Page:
Learning rules from chess databases

Contents and links

Introduction: learning about endgames

Early work on propositional learning from logic databases such as those provided by chess endgames played a key role in highlighting the easy-inverse trick which was later used in developing systems such as Kardio [Bratko I., Mozetic I. and Lavrac N. (1989)]. These databases are good sources of examples for both learning and testing rules. In fact relatively simple chess problems have in the past defeated Machine Learning systems which have otherwise proved rather successful on a range of real-world tasks.

Recognising illegal positions

The data provided here concerns one such simple problem: that of the KRK endgame. In this, there are three pieces left on the chess board: White King, White Rook and Black King. The problem of learning rules for recognising illegal positions when it is white's turn to move (WTM) was first proposed by [Muggleton S.H., Bain M.E., Hayes-Michie J. and Michie D. (1989)]. This has since become a widely accepted test-bed for ILP systems.

An example of an illegal position is shown below:

This is illegal since BK:e1 is in check with WTM. The following example, in contrast, shows a legal position: .

ILP systems usually use the following information to learn the concept:

Predicting optimal depth of win

Another, more difficult problem is to do with predicting optimal depth of win (that is, the number of moves to checkmate). In the data here, the exhaustive database for the KRK domain acts as a source of example positions, each of which has associated with it optimal depth of win information. Here this is represented by the predicate krk/7. The arguments for this predicate stand for depth of win, and the file (column) and rank (row) coordinates for the WK, WR and BK. The typical ILP task is to learn the sub-concept `black-to-move KRK position won optimally for white in N moves''. Preliminary results of classifiers for ``won in 0 moves'' up to ``won in 5 moves'', can be found in >[Bain M. and Srinivasan A. (1995)]. The background knowledge used consisted of ground instances of the predicates ``symmetric difference'' between files and ranks and ``strictly less than'' (&;lt;) for all unordered pairs of the file values a...h and all unordered pairs of the rank values 1...8.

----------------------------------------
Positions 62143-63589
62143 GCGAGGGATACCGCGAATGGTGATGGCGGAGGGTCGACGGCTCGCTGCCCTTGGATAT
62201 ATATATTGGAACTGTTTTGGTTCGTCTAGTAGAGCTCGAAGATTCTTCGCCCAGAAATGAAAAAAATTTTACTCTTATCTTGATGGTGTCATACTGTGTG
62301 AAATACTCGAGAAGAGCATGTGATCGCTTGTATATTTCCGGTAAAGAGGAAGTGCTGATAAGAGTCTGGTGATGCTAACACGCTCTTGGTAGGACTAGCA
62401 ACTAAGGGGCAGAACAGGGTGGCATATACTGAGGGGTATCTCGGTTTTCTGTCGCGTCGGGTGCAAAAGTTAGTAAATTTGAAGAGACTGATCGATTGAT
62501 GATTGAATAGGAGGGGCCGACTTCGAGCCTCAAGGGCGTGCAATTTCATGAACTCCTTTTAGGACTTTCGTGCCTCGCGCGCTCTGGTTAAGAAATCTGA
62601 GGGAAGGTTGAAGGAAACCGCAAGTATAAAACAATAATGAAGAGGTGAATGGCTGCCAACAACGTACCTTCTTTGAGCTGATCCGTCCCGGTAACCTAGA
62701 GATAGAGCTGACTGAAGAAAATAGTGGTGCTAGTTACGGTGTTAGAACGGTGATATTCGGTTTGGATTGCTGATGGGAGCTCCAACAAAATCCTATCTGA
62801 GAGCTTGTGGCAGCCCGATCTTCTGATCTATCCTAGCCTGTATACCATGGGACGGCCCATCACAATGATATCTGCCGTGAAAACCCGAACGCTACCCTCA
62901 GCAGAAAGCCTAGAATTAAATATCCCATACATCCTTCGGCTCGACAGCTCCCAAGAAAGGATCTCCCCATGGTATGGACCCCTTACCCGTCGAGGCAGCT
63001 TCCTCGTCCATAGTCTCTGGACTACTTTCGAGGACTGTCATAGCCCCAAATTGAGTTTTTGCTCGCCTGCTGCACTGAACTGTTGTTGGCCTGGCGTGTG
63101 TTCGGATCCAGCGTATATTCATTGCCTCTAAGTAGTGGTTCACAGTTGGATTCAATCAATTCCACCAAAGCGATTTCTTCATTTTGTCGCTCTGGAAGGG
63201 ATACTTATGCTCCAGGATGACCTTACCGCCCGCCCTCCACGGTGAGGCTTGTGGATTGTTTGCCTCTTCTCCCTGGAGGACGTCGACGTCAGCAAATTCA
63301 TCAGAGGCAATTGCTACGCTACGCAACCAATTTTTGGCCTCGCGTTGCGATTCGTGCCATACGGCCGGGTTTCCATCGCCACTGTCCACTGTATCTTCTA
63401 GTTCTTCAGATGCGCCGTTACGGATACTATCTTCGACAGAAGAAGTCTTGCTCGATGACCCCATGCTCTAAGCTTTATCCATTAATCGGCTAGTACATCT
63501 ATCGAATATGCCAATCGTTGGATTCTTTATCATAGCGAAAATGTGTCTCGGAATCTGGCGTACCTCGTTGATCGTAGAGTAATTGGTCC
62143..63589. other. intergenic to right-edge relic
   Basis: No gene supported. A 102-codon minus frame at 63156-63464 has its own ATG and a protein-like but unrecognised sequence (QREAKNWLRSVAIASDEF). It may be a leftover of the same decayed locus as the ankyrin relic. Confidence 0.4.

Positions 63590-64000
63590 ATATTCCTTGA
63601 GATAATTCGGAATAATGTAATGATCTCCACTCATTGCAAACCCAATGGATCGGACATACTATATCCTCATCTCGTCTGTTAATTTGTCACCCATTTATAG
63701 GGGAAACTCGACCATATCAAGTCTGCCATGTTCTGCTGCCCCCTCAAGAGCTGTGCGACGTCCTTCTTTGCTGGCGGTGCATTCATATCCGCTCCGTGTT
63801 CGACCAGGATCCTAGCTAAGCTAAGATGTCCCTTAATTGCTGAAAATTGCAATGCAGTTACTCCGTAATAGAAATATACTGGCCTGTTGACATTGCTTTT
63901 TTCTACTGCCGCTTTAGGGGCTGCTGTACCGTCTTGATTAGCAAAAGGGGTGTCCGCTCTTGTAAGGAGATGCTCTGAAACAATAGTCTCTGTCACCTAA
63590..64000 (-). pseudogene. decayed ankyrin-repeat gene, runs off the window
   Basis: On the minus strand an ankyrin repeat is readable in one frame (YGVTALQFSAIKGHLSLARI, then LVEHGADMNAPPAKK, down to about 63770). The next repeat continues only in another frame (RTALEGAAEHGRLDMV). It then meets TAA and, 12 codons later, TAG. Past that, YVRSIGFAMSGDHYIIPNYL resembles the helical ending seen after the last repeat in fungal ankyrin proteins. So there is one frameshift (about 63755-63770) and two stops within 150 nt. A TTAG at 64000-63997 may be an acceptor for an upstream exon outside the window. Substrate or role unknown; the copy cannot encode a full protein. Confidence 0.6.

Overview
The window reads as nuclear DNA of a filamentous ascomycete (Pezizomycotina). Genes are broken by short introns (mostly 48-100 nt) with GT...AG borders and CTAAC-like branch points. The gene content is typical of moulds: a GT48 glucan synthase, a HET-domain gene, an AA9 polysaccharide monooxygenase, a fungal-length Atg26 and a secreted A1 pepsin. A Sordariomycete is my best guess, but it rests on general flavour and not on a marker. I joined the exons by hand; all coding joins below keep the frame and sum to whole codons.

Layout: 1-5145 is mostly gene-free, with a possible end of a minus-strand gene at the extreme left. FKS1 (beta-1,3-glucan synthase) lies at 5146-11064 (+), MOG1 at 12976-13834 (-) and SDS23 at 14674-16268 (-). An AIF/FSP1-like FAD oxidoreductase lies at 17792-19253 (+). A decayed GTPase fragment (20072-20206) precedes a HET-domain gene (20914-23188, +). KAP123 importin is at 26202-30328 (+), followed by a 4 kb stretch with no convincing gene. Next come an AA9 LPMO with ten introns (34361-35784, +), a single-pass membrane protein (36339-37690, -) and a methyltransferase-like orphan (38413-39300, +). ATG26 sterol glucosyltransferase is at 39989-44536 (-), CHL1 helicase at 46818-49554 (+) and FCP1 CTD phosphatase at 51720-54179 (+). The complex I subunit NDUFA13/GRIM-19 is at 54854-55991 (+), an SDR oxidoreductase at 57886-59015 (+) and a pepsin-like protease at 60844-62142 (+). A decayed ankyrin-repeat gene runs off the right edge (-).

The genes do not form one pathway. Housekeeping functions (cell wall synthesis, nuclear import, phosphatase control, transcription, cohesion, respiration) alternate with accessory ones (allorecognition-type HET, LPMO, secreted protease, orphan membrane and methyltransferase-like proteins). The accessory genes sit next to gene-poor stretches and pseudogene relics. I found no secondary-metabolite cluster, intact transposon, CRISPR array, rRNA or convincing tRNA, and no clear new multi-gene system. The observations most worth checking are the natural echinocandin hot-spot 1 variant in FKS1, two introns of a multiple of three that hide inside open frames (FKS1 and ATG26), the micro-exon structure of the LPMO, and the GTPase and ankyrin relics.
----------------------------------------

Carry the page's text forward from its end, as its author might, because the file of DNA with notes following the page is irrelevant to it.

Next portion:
The Golem datasets

The data files are held in one compressed TAR file, containing predicates as described above. Within the TAR file, they are as used in the original Golem experiments. That is, background knowledge files have a ``.b'' suffix, positive example files have a ``.f'' suffix, and negative example files have a ``.n'' suffix.


Bain M. and Srinivasan A. (1995).
Inductive Logic Programming With Large-Scale Unstructured Data.
In D. Michie K. Furukawa and S. Muggleton, editors,
Machine Intelligence 14. Oxford University Press.
Bratko I., Mozetic I. and Lavrac N. (1989).
Kardio: a Study in Deep and Qualitative Knowledge for Expert Systems.
MIT Press, Cambridge Mass.
Muggleton S.H., Bain M.E., Hayes-Michie J. and Michie D. (1989).
An experimental comparison of human and machine learning formalisms.
Proceedings of the Sixth International Workshop on Machine Learning

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